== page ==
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Liwa al-Muhajireen wal-Ansar

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Liwa al-Muhajireen wal-Ansar (LMA, Arabic: لواء المهاجرون والأنصار‎), Brigade of Emigrants and Supporters), also known as Jaish al-Muhajireen wal-Ansar (JMA or JAMWA, Arabic: جيش المهاجرين والأنصار‎, Army of Emigrants and Supporters), formerly the Muhajireen Battalion (Arabic: كتيبة المهاجرين‎, Katibat al-Muhajireen), is a Salafi jihadist group consisting of both Arabic-speaking fighters and fighters from the North Caucasus that has been active in the Syrian Civil War against the Syrian government.[15] The group was briefly affiliated with the Islamic State of Iraq and the Levant (ISIL) in 2013,[5] but after changes in leadership, it took an increasingly hostile stance against it.[16] In September 2015, JMA pledged allegiance to the al-Nusra Front.

Liwa al-Muhajireen wal-Ansar
(Arabic: لواء المهاجرون والأنصار‎‎)
Jaish al-Muhajireen wal-Ansar
(جيش المهاجرين والأنصار)
Participant in the Syrian Civil War
Flag of Jaysh al-Muhajireen wal-Ansar.png
Flag of Jaish al-Muhajireen wal-Ansar
ActiveSummer 2012[1] – present
IdeologySalafi jihadism
  • Sheikh Mu'tasim Billah al-Madani[2] (September 2015–present)
  • Mansur Dagestani [3]
  • Abu Ibrahim al-Khurasani[4] (June 2015–September 2015)
  • Salahuddin al-Shishani[5] (December 2013–June 2015)
  • Abu Omar al-Shishani[6] (summer 2012–winter 2013)[5]
Area of operationsNorthwestern Syria
Size~750 fighters (September 2015)[7]
Part of




Opponent(s) Syrian Armed Forces
Battles and war(s)Syrian Civil War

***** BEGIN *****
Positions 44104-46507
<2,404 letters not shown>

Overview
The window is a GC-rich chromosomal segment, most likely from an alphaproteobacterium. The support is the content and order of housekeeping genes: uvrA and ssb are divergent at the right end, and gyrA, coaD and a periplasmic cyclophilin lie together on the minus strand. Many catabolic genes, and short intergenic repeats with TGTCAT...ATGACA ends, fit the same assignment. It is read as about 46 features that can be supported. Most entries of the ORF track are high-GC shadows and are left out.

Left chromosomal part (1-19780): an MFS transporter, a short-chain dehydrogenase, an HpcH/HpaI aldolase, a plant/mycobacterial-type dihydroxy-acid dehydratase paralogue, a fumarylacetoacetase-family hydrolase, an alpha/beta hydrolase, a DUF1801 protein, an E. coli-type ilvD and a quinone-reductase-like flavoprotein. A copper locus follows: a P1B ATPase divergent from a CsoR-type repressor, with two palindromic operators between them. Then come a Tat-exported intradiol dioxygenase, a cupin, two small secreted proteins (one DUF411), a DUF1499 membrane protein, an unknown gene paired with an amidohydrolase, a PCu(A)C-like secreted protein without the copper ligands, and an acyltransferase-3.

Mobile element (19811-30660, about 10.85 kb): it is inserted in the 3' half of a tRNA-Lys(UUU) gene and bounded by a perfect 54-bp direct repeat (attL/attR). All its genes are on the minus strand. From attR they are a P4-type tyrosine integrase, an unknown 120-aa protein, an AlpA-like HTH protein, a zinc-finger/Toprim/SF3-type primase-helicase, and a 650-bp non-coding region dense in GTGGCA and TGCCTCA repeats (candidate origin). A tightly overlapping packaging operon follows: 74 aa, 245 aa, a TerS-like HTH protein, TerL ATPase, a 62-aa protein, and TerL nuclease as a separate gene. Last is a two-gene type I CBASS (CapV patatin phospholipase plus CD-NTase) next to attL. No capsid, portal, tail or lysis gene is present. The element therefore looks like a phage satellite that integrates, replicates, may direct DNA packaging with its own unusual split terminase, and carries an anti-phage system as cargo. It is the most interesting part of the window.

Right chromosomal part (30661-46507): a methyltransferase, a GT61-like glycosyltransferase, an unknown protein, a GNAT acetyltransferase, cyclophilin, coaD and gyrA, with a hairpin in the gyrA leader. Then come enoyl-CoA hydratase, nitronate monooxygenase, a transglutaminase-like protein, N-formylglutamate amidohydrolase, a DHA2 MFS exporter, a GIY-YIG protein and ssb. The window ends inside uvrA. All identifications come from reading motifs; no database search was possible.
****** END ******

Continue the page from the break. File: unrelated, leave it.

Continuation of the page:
Originated as
Muhajireen Battalion (Katibat al-Muhajireen)

The group has been designated as a terrorist organization by Canada and the United States.[17][18] However an analyst named Joanna Paraszczuk has argued that the charges of kidnapping and attacking civilians indicated by the US State Department were unproven; and that the sanctions will have no practical effect.[19]



The group was established under the name Muhajireen Battalion in summer 2012, and was led by an ethnic Kist, Abu Omar al-Shishani ("Father of Omar the Chechen), an Islamist fighter from Georgia’s Pankisi Gorge[1] who had fought against Russia in the Second Chechen War and the Russia-Georgia War. While Syrian jihadist groups like Ahrar ash-Sham and al-Nusra Front included foreign jihadists who had traveled to Syria to fight with the rebels, Jaish al-Muhajireen wal-Ansar was composed largely of non-Syrian fighters when it was formed.[6] Its membership would come to consist of mostly Arabs from Syria, Saudi Arabia and Libya.[15]

Role in the Syrian Civil WarEdit

The group became involved in the Battle of Aleppo against the Syrian Army and its allies. The group lost ten men in two days in late September 2012 in a confrontation with the Syrian Army; the unit subsequently redeployed after receiving insufficient support from other rebels.[6]